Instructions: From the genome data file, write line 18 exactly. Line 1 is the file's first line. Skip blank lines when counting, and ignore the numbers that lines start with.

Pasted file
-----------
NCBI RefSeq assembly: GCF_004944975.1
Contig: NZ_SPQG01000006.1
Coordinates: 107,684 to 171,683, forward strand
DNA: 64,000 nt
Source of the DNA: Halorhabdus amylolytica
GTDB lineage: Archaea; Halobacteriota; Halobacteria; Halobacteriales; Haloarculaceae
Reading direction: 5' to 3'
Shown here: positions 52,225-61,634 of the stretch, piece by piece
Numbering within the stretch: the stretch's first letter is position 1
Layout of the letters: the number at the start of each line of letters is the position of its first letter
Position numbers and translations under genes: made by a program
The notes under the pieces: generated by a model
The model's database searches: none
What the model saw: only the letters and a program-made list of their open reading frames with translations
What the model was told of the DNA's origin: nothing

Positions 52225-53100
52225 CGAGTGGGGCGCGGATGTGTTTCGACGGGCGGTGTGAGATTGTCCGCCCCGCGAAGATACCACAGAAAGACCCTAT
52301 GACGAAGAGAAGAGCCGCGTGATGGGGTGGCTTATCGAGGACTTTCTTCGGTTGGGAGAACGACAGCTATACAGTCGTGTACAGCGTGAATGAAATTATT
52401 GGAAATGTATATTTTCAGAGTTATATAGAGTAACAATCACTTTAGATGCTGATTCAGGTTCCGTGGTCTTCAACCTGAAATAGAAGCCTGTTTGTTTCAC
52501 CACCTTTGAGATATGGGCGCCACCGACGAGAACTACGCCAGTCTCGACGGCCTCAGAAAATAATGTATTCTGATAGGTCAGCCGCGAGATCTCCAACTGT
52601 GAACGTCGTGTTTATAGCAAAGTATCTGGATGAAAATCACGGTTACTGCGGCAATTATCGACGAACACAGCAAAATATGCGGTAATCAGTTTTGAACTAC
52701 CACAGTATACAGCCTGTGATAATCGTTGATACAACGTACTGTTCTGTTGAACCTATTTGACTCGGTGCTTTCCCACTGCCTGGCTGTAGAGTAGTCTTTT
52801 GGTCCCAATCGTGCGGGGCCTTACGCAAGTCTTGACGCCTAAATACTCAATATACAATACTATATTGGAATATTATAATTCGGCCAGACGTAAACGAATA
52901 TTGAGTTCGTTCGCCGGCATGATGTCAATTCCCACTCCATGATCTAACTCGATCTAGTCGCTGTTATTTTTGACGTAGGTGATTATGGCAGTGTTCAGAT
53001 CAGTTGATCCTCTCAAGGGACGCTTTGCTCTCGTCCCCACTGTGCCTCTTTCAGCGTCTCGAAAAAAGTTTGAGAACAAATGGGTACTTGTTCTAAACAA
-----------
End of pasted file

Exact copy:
52301 GACGAAGAGAAGAGCCGCGTGATGGGGTGGCTTATCGAGGACTTTCTTCGGTTGGGAGAACGACAGCTATACAGTCGTGTACAGCGTGAATGAAATTATT